Of course, there are risks to this approach as well. Only dog owners who are ready to accept full responsibility for making their own decisions should attempt a nonconventional response like ours.

Telling our distemper story, we hope, will demonstrate the potential risks and huge rewards of implementing a truly holistic healthcare plan for your dog.

Be alert and observant
Janice and I observed the earliest signs of what would prove to be Caleb’s CDV infection about a week before we planned to drive 1,500 miles from rural Ontario to visit a friend in Iowa.

To begin with, Caleb went off his food. Then he threw up and had diarrhea. His first vomit was yellowish and foamy, with what looked like saliva in it. The next few times it contained lots of clear fluid, again with foam on top. His diarrhea was even more unusual. It spurted out – projectile diarrhea. It, too, was yellow, and had a powerful, unusual odor.

At first, we speculated that he had eaten something rotten in our cedar swamp, where he loves to play and explore. When the problem persisted for a day, we discussed it with our veterinarian, Dr. Susan Gambling, who was not unduly alarmed, but advised us to keep watching him and keep her informed. As so often seems to be the case after a call or visit to a vet, the following morning, Caleb started eating again and seemed to have gotten over whatever it was.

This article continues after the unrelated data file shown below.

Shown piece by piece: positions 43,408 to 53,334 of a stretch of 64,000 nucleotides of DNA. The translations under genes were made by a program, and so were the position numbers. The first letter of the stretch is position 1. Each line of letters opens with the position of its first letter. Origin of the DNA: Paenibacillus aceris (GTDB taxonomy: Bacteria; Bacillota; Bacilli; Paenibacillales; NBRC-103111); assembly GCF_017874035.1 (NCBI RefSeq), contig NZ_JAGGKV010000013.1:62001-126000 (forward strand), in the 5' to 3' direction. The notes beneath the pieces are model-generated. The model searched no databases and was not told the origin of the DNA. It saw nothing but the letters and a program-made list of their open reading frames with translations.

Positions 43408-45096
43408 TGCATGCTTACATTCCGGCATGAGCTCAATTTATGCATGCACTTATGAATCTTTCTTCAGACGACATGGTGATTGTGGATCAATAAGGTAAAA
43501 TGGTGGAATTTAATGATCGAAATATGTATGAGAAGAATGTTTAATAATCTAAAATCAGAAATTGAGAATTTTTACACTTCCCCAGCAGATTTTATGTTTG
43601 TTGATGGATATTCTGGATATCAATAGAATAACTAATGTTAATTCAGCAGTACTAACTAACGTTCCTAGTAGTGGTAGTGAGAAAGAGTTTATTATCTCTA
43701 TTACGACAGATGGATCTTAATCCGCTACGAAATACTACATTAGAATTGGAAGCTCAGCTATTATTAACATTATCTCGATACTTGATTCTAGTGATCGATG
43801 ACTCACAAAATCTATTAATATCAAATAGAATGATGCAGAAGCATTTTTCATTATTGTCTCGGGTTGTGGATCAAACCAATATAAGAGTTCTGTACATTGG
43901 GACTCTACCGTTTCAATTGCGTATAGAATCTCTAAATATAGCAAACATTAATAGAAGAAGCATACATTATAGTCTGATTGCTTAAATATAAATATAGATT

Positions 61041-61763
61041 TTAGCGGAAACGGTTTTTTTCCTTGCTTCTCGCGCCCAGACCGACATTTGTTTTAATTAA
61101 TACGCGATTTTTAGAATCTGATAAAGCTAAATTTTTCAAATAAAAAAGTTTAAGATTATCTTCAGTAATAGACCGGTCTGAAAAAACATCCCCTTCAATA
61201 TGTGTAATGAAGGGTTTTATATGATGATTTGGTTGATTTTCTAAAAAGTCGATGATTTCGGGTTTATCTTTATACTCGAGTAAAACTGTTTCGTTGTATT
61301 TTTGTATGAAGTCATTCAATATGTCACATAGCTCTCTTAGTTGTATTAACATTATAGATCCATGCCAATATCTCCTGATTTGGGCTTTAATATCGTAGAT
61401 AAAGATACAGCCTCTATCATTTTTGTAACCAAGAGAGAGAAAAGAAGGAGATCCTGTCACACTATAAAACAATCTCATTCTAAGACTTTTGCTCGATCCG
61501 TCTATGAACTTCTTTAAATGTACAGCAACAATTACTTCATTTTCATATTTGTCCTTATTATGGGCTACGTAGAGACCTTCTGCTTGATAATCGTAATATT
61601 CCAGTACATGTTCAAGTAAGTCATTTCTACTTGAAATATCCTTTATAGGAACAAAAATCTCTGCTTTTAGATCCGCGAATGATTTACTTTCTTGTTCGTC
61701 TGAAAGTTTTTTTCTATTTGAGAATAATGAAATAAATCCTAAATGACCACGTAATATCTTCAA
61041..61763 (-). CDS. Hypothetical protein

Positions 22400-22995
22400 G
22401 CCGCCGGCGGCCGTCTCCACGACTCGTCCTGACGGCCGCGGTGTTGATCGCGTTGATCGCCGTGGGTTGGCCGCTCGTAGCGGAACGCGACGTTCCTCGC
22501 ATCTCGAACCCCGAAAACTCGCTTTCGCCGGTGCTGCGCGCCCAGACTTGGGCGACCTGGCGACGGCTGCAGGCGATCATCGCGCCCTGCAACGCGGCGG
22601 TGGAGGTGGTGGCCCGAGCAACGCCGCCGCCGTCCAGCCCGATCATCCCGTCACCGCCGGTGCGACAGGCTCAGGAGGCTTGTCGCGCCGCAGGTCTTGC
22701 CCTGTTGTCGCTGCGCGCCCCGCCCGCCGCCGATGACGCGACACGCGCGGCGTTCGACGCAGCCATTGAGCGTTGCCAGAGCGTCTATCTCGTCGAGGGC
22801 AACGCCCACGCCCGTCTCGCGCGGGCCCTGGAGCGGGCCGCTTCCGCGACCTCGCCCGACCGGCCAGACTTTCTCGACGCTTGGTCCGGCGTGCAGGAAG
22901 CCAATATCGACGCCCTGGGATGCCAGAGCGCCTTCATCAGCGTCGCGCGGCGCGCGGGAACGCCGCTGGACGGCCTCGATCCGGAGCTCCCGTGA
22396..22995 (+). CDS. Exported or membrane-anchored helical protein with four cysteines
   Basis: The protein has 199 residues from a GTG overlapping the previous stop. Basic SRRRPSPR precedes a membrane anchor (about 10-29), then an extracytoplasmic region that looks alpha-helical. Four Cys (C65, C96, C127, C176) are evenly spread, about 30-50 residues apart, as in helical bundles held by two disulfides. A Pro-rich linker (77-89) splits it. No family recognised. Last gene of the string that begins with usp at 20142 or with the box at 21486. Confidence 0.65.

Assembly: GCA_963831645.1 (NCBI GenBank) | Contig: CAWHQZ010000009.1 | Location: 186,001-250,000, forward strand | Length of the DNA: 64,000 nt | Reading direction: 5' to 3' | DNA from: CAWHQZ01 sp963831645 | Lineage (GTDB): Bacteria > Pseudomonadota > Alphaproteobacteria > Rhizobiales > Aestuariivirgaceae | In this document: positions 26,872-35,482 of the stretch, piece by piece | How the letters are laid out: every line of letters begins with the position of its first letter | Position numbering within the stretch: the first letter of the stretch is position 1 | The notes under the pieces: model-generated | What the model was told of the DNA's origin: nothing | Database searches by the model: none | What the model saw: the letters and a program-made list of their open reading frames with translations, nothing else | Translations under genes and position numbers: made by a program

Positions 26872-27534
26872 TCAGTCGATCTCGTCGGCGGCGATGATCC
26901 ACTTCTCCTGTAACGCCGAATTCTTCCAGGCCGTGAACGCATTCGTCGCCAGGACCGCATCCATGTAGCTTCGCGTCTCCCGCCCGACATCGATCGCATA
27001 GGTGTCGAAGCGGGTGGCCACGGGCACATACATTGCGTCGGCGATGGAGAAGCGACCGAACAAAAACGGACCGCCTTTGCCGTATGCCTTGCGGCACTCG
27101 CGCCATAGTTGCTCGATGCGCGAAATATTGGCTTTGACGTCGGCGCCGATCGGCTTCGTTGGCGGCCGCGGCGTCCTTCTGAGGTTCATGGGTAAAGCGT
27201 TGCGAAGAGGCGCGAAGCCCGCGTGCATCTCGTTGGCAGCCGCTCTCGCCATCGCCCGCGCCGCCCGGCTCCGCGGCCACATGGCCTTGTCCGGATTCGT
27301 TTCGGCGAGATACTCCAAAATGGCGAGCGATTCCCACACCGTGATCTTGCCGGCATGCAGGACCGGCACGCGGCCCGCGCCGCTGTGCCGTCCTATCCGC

Later, I read that the first stage of CDV can be hard to tell from other upsets. Not only that, but it tends to clear up temporarily, making it appear as if the dog is all right.

Four days later, on Monday, we loaded him into our van and left for our vacation. During the two-day drive and the rest of the week, Caleb ate normally. He showed an interest in my friend’s garden, her small Terrier-mix, and her two black cats. But I remained uneasy.

Connect the dots
As the week wore on, Caleb became strangely quiet. Then, on Saturday morning, about 10 days after his original bout of vomiting and diarrhea, his beautiful eyes stayed half shut and oozed green discharge.